Paradigm Initiative Launches Call for Short Movie Production Proposals – LONDA

By | Advocacy, Digital Rights, ICTs

After the successful production and distribution of Training Day, an audio-visual presentation of PIN’s 2019 Digital Rights report. In this path, PIN recently announced an open call for proposals to a second short film of its 2020 Digital Report dubbed Londa: A Report on the State of Digital Rights and Inclusion in Africa which presents the
state of digital rights in 20 African countries and makes key recommendations
for Digital Rights and Inclusion protection.

The production of the script is expected to take place in the last week of February with the actual production of the movie expected to commence on March 1, 2021. PIN expects a finalised film product by 20 April 2021. Londa is expected not to exceed twenty minutes, a motion picture that can be viewed and understood by all audience segments within Africa while using very simple, inclusive, and comprehensible language.

The call for proposals this year is targeting cutting-edge audio-visual companies to produce and distribute Londa. Because we understand that production and distribution consist of many elements, collaborative pitches of more than one applicant are welcome. The company will oversee the production and distribution of the movie within Africa and beyond.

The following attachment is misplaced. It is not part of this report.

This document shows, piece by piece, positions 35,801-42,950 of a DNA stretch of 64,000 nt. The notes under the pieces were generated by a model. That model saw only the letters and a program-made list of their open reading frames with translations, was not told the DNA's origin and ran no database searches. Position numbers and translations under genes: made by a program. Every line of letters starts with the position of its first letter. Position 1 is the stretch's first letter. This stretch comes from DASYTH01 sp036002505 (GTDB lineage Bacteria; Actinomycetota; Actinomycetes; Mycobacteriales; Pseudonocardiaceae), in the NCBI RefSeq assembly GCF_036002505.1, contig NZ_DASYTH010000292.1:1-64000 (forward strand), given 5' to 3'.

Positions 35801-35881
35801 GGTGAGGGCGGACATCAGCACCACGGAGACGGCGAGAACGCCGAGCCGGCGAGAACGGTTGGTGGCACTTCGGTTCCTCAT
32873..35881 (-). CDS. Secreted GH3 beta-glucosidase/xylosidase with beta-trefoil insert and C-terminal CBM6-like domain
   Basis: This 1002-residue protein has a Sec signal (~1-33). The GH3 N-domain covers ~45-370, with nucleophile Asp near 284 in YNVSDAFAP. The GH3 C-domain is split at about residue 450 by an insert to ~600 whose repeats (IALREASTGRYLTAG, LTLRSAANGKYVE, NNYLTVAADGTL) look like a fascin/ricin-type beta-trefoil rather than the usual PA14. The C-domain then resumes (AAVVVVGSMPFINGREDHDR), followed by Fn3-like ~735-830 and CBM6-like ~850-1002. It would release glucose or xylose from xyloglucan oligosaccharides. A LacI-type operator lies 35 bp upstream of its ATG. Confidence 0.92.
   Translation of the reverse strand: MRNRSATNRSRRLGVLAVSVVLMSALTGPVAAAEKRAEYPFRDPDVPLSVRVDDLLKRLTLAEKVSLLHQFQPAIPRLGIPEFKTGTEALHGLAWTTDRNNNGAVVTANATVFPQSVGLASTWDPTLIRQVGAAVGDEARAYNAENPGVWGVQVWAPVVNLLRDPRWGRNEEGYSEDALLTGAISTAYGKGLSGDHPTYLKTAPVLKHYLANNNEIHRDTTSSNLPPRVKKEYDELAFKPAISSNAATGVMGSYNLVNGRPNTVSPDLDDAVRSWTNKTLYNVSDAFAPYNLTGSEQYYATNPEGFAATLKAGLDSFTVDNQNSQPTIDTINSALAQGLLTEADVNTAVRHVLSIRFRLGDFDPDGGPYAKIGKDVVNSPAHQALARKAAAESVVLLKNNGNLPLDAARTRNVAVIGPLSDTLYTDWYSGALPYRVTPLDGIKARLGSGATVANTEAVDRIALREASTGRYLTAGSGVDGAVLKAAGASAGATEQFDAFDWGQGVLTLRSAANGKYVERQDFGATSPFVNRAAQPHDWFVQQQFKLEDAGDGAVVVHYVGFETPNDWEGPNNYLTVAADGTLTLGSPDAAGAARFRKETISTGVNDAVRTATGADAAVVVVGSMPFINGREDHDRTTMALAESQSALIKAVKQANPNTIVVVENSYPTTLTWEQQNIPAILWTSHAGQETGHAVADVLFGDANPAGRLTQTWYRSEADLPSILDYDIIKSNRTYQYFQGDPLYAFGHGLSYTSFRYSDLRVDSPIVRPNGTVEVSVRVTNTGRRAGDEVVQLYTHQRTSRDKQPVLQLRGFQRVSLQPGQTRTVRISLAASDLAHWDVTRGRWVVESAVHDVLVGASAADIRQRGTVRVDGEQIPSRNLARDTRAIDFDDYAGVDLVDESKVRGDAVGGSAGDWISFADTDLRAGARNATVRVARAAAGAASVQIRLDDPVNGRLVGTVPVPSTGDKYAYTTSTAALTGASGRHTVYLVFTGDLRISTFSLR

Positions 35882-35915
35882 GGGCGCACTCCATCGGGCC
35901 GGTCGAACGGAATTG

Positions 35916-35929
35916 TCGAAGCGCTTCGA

Roselyn Ifeoma Micheal: The skills I acquired from L.I.F.E has set me on the path to success

By | AbaLIFE, Advocacy, AjegunleLIFE, Digital Rights, Echoes From Life, ICTs, L.I.F.E., Uncategorized

I got to hear about the training through a friend who graduated from the training earlier. The change I saw in her was what motivated me to join the training. I had my fears as I hadn’t touched a computer before, but she assured me that it would not be a problem as the instructors will guide me through the steps and processes. Based on her encouragement, I picked the form and passed through the selection process, and was among the selected few.

During the training, I was nervous when it came to handling the mouse or practicing what was taught. But thankfully, the trainers and officers at the center were so understanding and they helped me overcome my phobia which made the learning process easy.

I was impacted by the training in so many ways. Before the training, I believed acquiring digital skills was meant for extraordinary minds, but all those perceptions were changed during the training as I saw myself doing things I couldn’t have imagined doing before joining the training.

This was not only in digital skills, even the entrepreneurship skills classes exposed me to things I did not know about. Like generating ideas that can change my community, and then my social and communication skills were not left out as I have moved from a timid girl that I used to be to a bold person that can address any gathering comfortably now.

I am so grateful that the skills I acquired from this training have set me on the path to success since I left the training. I will proudly say that with the help of the skills I got, I now work as a secretary in a law chamber and the salary has helped me in contributing to the upkeep of my house making my family more proud of me.

These Institutions exist to create a system of checks and balances, PINs Program Officer, Anglophone West-Africa reacts to Peoples Gazette Clampdown

By | Advocacy, ICTs

Nigerian online news platform Peoples Gazette recently witnessed disruptions on their website. According to reports, these disruptions were based on directives from the Nigerian government to MTN, Glo Mobile, and other telecommunication firms.